The Sugar Shack – Part 4 – It’s Friggin’ Cold!

Thu, Oct 1, 2009

Autobiography

If you have ever been to the Northeast in the months of May and June, then you’ll know what I mean when I say that it is hardly a paradise, unless you are one of those people that get a thrill from cold, wet, windy days, and an absolute probability of seeing the sun four times in sixty-one days.
-Journal Entry, May 31, 1989

Traveling from Arizona to Rhode Island in the last weeks of May had a profound impact on me in a number of ways. I am thankful that I kept a journal back then, because it has really helped me in piecing some of the memories back together. For instance, I had nearly forgotten how friggin’ cold it is in the Northeast in Springtime! Sometimes there’s a chill in the air all the way through July, and sometimes you may not get a summer at all.

I’ve been freezin’ my ass off for about a week now. I just can’t get used to the friggin’ weather….I feel like a friggin’ old man…This cold and damp climate has turned my lats into knots of rope. I bend at my lower back like a damn ape with a walking stick.
Journal Entry – May 23, 1989

The weather and my living arrangements conspired to produce a lot of time for philosophical thought. Well, my 18 year old brain didn’t really have that much of a clue about philosophy. I was pretty much spending a majority of my time thinking about girls (Shocking, I know!), but I was reading books by Vonnegut and Salinger and they had a heavy influence on me. I wasn’t Holden Caufield or Kilgore Trout, but I related to them in some ways.

I used to think I was this important cog in some universal machine that worked by some cosmic fuel which was produced by planetary and terrestrial harmony. But then I felt conceited, so I humbled myself and then I thought that I was this speck of stellar dust that was really only taking space away from more important beings, like scientists, musicians, mathematicians, you know? People that were like contributing their knowledge and trying to make everything more beautiful without changing the balance of the tides of the galaxy. But then I felt too unimportant and that I wouldn’t be here without a good reason. Now I just don’t think anymore. I prefer to just vegetate and wait for enlightenment. So far I have no enlightenment that I can recall. Maybe its been sent directly to my subconscious and will return as deja vu.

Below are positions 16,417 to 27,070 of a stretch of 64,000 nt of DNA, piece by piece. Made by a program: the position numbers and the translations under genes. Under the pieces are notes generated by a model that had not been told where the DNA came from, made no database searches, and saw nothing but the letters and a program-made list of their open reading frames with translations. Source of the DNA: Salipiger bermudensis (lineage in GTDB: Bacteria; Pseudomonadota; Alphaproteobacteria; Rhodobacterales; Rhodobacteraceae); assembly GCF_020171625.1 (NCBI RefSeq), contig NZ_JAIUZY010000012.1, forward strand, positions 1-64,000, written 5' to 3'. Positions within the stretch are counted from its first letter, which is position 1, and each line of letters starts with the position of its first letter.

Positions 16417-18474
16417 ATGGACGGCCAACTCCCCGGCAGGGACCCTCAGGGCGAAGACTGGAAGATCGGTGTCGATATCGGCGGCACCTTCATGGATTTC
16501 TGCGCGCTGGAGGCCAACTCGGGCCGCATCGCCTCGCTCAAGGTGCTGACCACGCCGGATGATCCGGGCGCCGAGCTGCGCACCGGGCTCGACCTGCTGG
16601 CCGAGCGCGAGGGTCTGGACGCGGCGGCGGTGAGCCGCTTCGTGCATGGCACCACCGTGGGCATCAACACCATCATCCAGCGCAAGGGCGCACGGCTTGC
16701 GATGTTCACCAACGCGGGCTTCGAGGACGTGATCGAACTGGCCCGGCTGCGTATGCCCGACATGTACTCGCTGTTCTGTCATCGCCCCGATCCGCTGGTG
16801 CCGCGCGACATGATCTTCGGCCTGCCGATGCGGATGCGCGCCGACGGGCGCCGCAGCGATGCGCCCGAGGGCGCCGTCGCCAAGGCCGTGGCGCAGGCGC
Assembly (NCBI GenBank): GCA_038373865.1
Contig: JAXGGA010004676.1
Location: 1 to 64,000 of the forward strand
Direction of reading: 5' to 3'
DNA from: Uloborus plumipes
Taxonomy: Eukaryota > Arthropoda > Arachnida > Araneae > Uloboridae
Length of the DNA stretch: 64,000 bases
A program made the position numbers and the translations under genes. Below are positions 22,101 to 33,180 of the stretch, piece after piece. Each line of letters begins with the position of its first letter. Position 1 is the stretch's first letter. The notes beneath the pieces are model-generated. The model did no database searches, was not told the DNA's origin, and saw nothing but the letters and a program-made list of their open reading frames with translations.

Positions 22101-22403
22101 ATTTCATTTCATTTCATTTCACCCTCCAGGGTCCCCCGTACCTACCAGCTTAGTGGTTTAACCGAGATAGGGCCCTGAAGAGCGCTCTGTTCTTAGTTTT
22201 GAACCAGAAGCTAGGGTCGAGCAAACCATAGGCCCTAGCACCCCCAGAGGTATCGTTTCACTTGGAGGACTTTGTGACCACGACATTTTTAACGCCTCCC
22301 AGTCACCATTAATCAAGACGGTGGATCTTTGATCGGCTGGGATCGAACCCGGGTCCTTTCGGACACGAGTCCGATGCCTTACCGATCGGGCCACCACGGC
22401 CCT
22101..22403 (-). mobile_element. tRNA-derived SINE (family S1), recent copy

Journal Entry – Later on May 23, 1989

A number of factors contributed to my feelings of isolation and loneliness in those months of May and June by the shore in Rhode Island. Besides the inclement weather, the school year runs into mid to late June in the Northeast, and so there weren’t many people (Read girls) my age around during the weekdays and nights.

When I say there are no girls here, I mean between the ages of 16 and 22 and never before the end of June. This is one of the loneliest places an 18 year-old guy can spend May and June, but if you don’t want distractions, this is a desert island in the middle of the Pacific.
Journal Entry – May 23, 1989

Of course it wasn’t all filled with angst. I do have some great friends today that I knew back then, and we spent a lot of nights having fun and doing “teenager stuff”. I’ll tell you all about those escapades once I get all the waivers signed. Let me just say for now that I have uncovered several journal entries that allude to kegs, half-barrels, double-kegs, cases, and fifths.

It was against this backdrop that I would go to work with my mom at the Shack. She liked to be there to open for business early in the morning, and she would often say in her thick accent,

“I like to get down theyah to make egg on a roll sandwiches and coffee for the fisha-men goin’ out in theyah boats.”

And that is just what she did. So as I was spending my days and nights moping and thinking about all the things I didn’t have in my life at that time, she was getting up and walking the half-mile down to the Shack at 5:30 every morning. If it was a crappy day, she would take the car, and I would walk down when I woke up, which was usually sometime around 11:30 in the morning to prep for the “lunch rush”.

When I say “lunch rush” it means we had more orders than normal, but during weekdays in June, that wasn’t a lot of work. Those days it was common for me to eat way more than we sold. Maybe that’s why I never got an actual paycheck? I became the master of the bacon double-cheese burger. Even now, knowing how bad it was for my body to eat so many of those darn things, I can’t help drooling just a little bit thinking about it. I can tell you, I have had many, many food dreams in my life. Sad to say, but I’ve had way more food dreams than sex dreams.

The slowness of the early summer season made it a nice way to ease into the system at the Shack, but it may have lulled me into a false sense of control. Being a veteran of Bosa Donuts, Wendy’s and Subway, I had a high level of confidence in regard to my fast-food skills. I was king of the grill and the fry-o-later, but I would later find out that I was no match at all for my mother and her absolute obsession with and attentiveness to portion control.





Up Next…Part 5 – It’s Getting Hot in Here!

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One Response to “The Sugar Shack – Part 4 – It’s Friggin’ Cold!”

  1. Chad Says:

    Good read Frank! Keep em coming. Reading those journal entries and thinking about all those old memories must give you some good laughs.


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